The Justice Department's Office of Inspector General might be eating a little, well, muffin today, having to admit in a report Friday that when it criticized the department for “extravagant and wasteful” spending on food, beverages and event planning for law enforcement conferences, including paying $16 each for muffins, it made a mistake.
“After publication of the report, we received additional documents and information concerning the food and beverage costs … After further review of the newly provided documentation and information, and after discussions with the Capital Hilton and the department, we determined that our initial conclusions concerning the itemized costs of refreshments at the conference were incorrect and that the department did not pay $16 per muffin,” the Inspector General's Office said in a statement.
“We have therefore revised the report based on these additional documents and deleted references to any incorrect costs. We regret the error in our original report.”
The report was an instant media sensation, capturing front page headlines in a number of newspapers and making the rounds on a variety of television shows — all concerned about the government paying $16 for a muffin.
The original report examined event planning and food and beverage costs at 10 Justice Department conferences between October 2007 and September 2009, and contained a discussion of costs for food and beverages purchased for an Executive Office for Immigration Review (EOIR) conference at the Capital Hilton in Washington, D.C., in August 2009.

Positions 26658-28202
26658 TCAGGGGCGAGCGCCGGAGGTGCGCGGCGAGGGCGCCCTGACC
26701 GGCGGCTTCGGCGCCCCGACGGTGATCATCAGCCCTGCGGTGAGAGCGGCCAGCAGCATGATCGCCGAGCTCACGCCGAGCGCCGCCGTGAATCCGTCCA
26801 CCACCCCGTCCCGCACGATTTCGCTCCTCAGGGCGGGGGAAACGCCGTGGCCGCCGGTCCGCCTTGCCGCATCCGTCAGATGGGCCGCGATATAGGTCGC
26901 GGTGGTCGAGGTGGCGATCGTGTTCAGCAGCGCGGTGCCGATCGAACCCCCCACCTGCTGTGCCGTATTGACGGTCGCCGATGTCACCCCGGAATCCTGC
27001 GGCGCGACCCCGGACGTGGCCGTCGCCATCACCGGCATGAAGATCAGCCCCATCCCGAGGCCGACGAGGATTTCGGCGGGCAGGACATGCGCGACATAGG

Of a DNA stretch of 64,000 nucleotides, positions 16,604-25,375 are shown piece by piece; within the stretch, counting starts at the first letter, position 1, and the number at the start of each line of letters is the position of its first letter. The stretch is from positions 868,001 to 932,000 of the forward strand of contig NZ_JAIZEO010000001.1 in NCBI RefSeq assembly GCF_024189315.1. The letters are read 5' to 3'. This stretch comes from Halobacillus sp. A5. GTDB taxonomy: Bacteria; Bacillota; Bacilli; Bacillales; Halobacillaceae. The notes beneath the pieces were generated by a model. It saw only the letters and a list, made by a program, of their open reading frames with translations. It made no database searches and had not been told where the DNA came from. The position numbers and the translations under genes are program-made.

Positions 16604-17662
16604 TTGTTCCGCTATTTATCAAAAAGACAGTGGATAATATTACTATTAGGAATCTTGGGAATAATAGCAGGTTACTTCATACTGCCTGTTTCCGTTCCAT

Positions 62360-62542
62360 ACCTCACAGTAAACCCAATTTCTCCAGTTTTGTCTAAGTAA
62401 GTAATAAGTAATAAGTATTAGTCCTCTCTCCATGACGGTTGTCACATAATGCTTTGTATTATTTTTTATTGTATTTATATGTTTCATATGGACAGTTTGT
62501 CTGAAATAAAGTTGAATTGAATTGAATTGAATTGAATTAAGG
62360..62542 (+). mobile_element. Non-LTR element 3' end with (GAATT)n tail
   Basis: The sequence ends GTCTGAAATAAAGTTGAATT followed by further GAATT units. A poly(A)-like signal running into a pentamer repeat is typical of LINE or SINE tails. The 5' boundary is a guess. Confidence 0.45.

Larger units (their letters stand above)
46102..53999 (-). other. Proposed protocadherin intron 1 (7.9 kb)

Among other things, the report concluded that the EOIR had spent $4,200 for 250 muffins, or $16 per muffin, a finding that brought significant negative publicity to the department and the Capital Hilton.
Despite the error, the Inspector General's Office said it hoped that its “correction for the record” for the one conference among the 10 it reviewed “does not detract from the more significant conclusion in our report: Government conference expenditures must be managed carefully, and the department can do more to ensure that taxpayer dollars are spent wisely and accounted for properly.”
One figure, however, remains a mystery. The new, revised and updated report does not exactly say how much those muffins did cost.
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Jerry Seper is the investigative editor for The Washington Times.
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